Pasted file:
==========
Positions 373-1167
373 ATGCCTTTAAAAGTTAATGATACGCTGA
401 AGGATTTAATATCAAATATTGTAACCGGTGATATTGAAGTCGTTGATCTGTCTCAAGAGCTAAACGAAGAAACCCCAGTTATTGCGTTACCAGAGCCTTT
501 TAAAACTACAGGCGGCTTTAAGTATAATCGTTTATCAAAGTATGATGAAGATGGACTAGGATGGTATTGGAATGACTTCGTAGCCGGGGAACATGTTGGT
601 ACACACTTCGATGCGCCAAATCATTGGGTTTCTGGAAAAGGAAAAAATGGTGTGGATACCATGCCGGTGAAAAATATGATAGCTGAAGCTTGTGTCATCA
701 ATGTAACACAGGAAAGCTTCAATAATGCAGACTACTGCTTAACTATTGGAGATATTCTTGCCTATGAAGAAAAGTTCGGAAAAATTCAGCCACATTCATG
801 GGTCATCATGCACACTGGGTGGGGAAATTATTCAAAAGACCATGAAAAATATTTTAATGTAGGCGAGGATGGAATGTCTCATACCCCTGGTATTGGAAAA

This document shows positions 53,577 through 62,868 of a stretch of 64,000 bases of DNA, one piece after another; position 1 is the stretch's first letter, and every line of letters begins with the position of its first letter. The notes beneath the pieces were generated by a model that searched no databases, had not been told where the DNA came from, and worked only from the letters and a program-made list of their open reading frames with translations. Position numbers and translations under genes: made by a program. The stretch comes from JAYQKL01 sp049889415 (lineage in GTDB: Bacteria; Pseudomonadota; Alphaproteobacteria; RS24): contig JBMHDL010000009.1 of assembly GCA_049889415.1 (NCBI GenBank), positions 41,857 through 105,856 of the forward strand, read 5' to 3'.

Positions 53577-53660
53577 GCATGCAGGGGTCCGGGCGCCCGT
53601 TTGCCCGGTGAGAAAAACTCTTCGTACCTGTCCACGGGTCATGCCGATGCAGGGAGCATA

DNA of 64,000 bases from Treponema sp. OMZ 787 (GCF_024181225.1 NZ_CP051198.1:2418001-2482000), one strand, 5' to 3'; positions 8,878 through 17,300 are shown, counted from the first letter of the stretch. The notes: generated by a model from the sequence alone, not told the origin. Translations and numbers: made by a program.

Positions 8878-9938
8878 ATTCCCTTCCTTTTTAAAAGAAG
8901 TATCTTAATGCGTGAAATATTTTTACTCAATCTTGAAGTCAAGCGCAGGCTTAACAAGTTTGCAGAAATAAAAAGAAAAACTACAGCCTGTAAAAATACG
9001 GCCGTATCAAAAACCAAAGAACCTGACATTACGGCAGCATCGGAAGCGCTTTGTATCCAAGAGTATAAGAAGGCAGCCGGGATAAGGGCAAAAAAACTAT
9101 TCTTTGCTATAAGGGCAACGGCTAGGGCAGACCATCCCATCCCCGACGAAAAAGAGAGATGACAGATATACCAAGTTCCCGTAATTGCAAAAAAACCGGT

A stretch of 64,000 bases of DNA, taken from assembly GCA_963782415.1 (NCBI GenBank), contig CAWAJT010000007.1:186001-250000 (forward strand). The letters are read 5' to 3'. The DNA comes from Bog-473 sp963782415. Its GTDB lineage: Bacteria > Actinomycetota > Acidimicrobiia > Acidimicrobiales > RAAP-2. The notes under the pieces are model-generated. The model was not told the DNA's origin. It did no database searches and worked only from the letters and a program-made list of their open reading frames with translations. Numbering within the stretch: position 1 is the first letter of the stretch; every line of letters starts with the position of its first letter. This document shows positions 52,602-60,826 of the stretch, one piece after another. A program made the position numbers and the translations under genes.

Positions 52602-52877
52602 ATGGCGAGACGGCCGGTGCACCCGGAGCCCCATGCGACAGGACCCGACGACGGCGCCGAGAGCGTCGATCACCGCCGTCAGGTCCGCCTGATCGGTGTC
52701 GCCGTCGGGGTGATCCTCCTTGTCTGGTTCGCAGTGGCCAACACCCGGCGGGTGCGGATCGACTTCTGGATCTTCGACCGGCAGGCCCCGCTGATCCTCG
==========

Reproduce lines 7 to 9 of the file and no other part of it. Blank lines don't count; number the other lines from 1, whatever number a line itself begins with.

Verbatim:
801 GGTCATCATGCACACTGGGTGGGGAAATTATTCAAAAGACCATGAAAAATATTTTAATGTAGGCGAGGATGGAATGTCTCATACCCCTGGTATTGGAAAA

This document shows positions 53,577 through 62,868 of a stretch of 64,000 bases of DNA, one piece after another; position 1 is the stretch's first letter, and every line of letters begins with the position of its first letter. The notes beneath the pieces were generated by a model that searched no databases, had not been told where the DNA came from, and worked only from the letters and a program-made list of their open reading frames with translations. Position numbers and translations under genes: made by a program. The stretch comes from JAYQKL01 sp049889415 (lineage in GTDB: Bacteria; Pseudomonadota; Alphaproteobacteria; RS24): contig JBMHDL010000009.1 of assembly GCA_049889415.1 (NCBI GenBank), positions 41,857 through 105,856 of the forward strand, read 5' to 3'.

Positions 53577-53660